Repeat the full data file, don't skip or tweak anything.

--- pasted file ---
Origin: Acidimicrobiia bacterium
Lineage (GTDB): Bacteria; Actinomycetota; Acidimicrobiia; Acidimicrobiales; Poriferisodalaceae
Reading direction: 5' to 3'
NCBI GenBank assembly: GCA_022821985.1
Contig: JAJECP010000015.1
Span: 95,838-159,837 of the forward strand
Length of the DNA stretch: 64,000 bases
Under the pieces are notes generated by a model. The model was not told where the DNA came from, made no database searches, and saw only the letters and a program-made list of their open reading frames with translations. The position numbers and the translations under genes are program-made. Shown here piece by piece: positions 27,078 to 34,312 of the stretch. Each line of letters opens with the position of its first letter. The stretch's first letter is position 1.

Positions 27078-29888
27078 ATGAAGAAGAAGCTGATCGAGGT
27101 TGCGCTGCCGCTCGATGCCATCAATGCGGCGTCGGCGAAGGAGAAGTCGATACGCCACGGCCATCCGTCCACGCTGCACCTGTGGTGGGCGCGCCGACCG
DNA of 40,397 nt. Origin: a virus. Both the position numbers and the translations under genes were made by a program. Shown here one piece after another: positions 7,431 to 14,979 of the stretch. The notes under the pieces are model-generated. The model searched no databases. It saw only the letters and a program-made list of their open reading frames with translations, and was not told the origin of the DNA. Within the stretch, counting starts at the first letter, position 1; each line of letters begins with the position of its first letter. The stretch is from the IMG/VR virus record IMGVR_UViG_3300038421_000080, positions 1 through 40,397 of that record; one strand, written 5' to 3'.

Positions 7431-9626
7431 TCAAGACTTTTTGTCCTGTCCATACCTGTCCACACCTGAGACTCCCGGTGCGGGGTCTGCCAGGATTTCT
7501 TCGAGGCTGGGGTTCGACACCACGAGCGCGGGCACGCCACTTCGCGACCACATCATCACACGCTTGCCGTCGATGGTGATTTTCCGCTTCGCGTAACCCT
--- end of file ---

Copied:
Origin: Acidimicrobiia bacterium
Lineage (GTDB): Bacteria; Actinomycetota; Acidimicrobiia; Acidimicrobiales; Poriferisodalaceae
Reading direction: 5' to 3'
NCBI GenBank assembly: GCA_022821985.1
Contig: JAJECP010000015.1
Span: 95,838-159,837 of the forward strand
Length of the DNA stretch: 64,000 bases
Under the pieces are notes generated by a model. The model was not told where the DNA came from, made no database searches, and saw only the letters and a program-made list of their open reading frames with translations. The position numbers and the translations under genes are program-made. Shown here piece by piece: positions 27,078 to 34,312 of the stretch. Each line of letters opens with the position of its first letter. The stretch's first letter is position 1.

Positions 27078-29888
27078 ATGAAGAAGAAGCTGATCGAGGT
27101 TGCGCTGCCGCTCGATGCCATCAATGCGGCGTCGGCGAAGGAGAAGTCGATACGCCACGGCCATCCGTCCACGCTGCACCTGTGGTGGGCGCGCCGACCG
DNA of 40,397 nt. Origin: a virus. Both the position numbers and the translations under genes were made by a program. Shown here one piece after another: positions 7,431 to 14,979 of the stretch. The notes under the pieces are model-generated. The model searched no databases. It saw only the letters and a program-made list of their open reading frames with translations, and was not told the origin of the DNA. Within the stretch, counting starts at the first letter, position 1; each line of letters begins with the position of its first letter. The stretch is from the IMG/VR virus record IMGVR_UViG_3300038421_000080, positions 1 through 40,397 of that record; one strand, written 5' to 3'.

Positions 7431-9626
7431 TCAAGACTTTTTGTCCTGTCCATACCTGTCCACACCTGAGACTCCCGGTGCGGGGTCTGCCAGGATTTCT
7501 TCGAGGCTGGGGTTCGACACCACGAGCGCGGGCACGCCACTTCGCGACCACATCATCACACGCTTGCCGTCGATGGTGATTTTCCGCTTCGCGTAACCCT